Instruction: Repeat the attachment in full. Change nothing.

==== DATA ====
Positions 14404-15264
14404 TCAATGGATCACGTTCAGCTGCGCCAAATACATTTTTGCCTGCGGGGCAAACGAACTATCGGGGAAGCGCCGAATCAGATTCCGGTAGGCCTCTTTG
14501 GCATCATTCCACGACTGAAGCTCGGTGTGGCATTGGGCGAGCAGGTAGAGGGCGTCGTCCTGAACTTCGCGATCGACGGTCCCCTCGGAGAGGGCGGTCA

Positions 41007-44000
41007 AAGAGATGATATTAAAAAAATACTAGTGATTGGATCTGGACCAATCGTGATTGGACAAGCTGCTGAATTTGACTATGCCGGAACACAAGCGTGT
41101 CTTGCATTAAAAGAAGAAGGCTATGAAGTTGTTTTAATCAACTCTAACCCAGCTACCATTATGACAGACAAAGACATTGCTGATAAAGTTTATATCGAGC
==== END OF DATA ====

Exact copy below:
Positions 14404-15264
14404 TCAATGGATCACGTTCAGCTGCGCCAAATACATTTTTGCCTGCGGGGCAAACGAACTATCGGGGAAGCGCCGAATCAGATTCCGGTAGGCCTCTTTG
14501 GCATCATTCCACGACTGAAGCTCGGTGTGGCATTGGGCGAGCAGGTAGAGGGCGTCGTCCTGAACTTCGCGATCGACGGTCCCCTCGGAGAGGGCGGTCA

Positions 41007-44000
41007 AAGAGATGATATTAAAAAAATACTAGTGATTGGATCTGGACCAATCGTGATTGGACAAGCTGCTGAATTTGACTATGCCGGAACACAAGCGTGT
41101 CTTGCATTAAAAGAAGAAGGCTATGAAGTTGTTTTAATCAACTCTAACCCAGCTACCATTATGACAGACAAAGACATTGCTGATAAAGTTTATATCGAGC